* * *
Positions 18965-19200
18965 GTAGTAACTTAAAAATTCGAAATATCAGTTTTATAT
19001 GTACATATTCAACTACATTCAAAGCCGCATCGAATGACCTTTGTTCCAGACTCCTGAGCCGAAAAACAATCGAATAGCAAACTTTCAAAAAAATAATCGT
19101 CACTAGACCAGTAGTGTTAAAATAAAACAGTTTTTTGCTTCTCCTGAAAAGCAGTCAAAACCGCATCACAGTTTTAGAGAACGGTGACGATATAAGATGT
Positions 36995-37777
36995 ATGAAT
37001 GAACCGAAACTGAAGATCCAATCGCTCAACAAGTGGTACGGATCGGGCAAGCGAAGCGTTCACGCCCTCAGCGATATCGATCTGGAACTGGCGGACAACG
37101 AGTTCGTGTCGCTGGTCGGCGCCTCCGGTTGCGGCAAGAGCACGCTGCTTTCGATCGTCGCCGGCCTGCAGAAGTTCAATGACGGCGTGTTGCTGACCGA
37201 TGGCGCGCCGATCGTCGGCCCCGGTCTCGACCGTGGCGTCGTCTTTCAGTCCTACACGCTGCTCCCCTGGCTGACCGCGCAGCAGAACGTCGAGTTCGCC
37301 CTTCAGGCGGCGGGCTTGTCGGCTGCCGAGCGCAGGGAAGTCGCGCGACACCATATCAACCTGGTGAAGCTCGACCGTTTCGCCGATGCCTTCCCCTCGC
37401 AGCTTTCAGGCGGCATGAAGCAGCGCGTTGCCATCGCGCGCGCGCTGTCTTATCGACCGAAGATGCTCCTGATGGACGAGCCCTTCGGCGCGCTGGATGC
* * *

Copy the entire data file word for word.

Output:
Positions 18965-19200
18965 GTAGTAACTTAAAAATTCGAAATATCAGTTTTATAT
19001 GTACATATTCAACTACATTCAAAGCCGCATCGAATGACCTTTGTTCCAGACTCCTGAGCCGAAAAACAATCGAATAGCAAACTTTCAAAAAAATAATCGT
19101 CACTAGACCAGTAGTGTTAAAATAAAACAGTTTTTTGCTTCTCCTGAAAAGCAGTCAAAACCGCATCACAGTTTTAGAGAACGGTGACGATATAAGATGT
Positions 36995-37777
36995 ATGAAT
37001 GAACCGAAACTGAAGATCCAATCGCTCAACAAGTGGTACGGATCGGGCAAGCGAAGCGTTCACGCCCTCAGCGATATCGATCTGGAACTGGCGGACAACG
37101 AGTTCGTGTCGCTGGTCGGCGCCTCCGGTTGCGGCAAGAGCACGCTGCTTTCGATCGTCGCCGGCCTGCAGAAGTTCAATGACGGCGTGTTGCTGACCGA
37201 TGGCGCGCCGATCGTCGGCCCCGGTCTCGACCGTGGCGTCGTCTTTCAGTCCTACACGCTGCTCCCCTGGCTGACCGCGCAGCAGAACGTCGAGTTCGCC
37301 CTTCAGGCGGCGGGCTTGTCGGCTGCCGAGCGCAGGGAAGTCGCGCGACACCATATCAACCTGGTGAAGCTCGACCGTTTCGCCGATGCCTTCCCCTCGC
37401 AGCTTTCAGGCGGCATGAAGCAGCGCGTTGCCATCGCGCGCGCGCTGTCTTATCGACCGAAGATGCTCCTGATGGACGAGCCCTTCGGCGCGCTGGATGC